Kozol\'s Amazing Grace: Trials and Tribulations of Everyday Life

Introduction

Jonathan Kozol\'s Amazing Grace is a book about the trials and
tribulations of everyday life for a group of children who live in the poorest
congressional district of the United States, the South Bronx. Their lives may
seem extraordinary to us, but to them, they are just as normal as everyone else.
What is normal? For the children of the South Bronx, living with the pollution,
the sickness, the drugs, and the violence is the only way of life many of them
have ever known.
In this book, the children speak openly and honestly about feeling ‘
abandoned\', ‘hidden\' or ‘forgotten\' by our nation, one that is blind to their
problems. Studying the people themselves would only get us so far in
understanding what their community is really like and why they feel this way.
Jonathan Kozol really got to know the people individually. We can take his
knowledge and stories to try for a better understanding of the environment in
which they live. By doing this, we can explore the many reasons why the people
have problems, what some levels of intervention could be, and possibly find some
solutions to making the South Bronx a healthier and safer place for these
children and others to live.

Problem Identification

The environment in which we study these people can only be defined by
first taking a look at possible reasons why the people have problems. Some of
the problems discussed in Amazing Grace have festered throughout the United
States for some time now. The high numbers of drug users in the community, the
high amounts of gang-related violence, and the numerous cases of people who have
contracted the AIDS virus are just some of the problems that have arisen in this
ghetto. There are many differences between this community and others in the
United States, one of which is that the government has grouped these people all
together and made a ghetto of the lowest income families. This has ostracized
them from the rest of the nation. It has given them many abandonment issues to
deal with, while also telling them they are not worthy of living among the
wealthier population.
Environmental factors are involved in the problems arising in the South
Bronx. Pollution, for example, could be the biggest source of the high number
of children in the community who have asthma. Asthma is a condition in which
one has trouble breathing. Without clean air, breathing for an asthmatic is
almost impossible. A waste burner in the middle of the South Bronx causes a lot
of pollution and makes the air the people breath, below safe levels of
cleanliness. Another environmental factor that affects the resident\'s healths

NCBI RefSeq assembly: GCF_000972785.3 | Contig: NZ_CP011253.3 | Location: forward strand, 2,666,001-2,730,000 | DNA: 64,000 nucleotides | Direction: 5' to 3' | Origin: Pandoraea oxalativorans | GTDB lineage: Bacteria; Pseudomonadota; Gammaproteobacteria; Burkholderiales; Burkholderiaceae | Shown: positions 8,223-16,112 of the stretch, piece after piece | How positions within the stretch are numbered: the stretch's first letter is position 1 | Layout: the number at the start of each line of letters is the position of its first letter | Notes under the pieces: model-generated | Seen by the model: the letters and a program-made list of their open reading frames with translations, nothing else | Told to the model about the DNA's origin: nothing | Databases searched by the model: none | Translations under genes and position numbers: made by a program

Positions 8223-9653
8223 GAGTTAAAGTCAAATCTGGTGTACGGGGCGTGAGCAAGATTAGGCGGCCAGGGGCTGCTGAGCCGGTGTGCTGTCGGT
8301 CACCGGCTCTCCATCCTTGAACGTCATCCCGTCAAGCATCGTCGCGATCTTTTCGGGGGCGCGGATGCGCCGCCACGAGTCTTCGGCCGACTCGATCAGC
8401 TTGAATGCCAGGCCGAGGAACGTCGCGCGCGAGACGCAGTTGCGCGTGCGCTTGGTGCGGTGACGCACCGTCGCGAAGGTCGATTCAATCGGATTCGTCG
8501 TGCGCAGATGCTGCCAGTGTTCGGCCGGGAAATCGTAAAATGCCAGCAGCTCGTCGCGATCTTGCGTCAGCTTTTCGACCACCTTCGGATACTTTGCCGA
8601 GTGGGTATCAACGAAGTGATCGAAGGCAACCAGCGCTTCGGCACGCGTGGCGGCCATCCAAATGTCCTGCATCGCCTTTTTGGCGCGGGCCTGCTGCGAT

has to do with how most of the buildings in these neighborhoods are run down and
infested with rats. Many of the buildings have no working elevators. This
causes people to have to walk several flights of stairs each time they want to
leave their apartments. This is very time consuming and tiresome. Then, when
they find that there is so much violence and drugs in the street, that it is not
safe to be out there anyway, they usually end up staying in their apartments for
most of their free time.
The cultural differences between these people and others of higher
income communities is also a reason why they may have problems. Racism is very
obvious to the people of the South Bronx, especially when they go outside of
their district. If a woman from this area goes to a hospital outside of her
district, a hospital that is more than likely wealthier and cleaner, she is
usually turned away and told to go to a hospital in her own district. Others,
who are admitted into these hospitals, are put on a special floor, mainly for
the lower income or Medicaid patients. (Amazing Grace, p. 176)
Another way the government discriminates against them is how they are
housed. Most of the residents are living in government housing where the
government pays their rent. When the government helped the people to get off
the streets and out of homeless shelters and then put them into low cost housing,
they put all of the residents in the same area. This created their ghetto and
kept them segregated from the rest of the world.

Level of Intervention

If we look at these people through an exosystem, or “a setting in which
a person does not participate but in which significant decisions are made
affecting the person or others who interact directly with the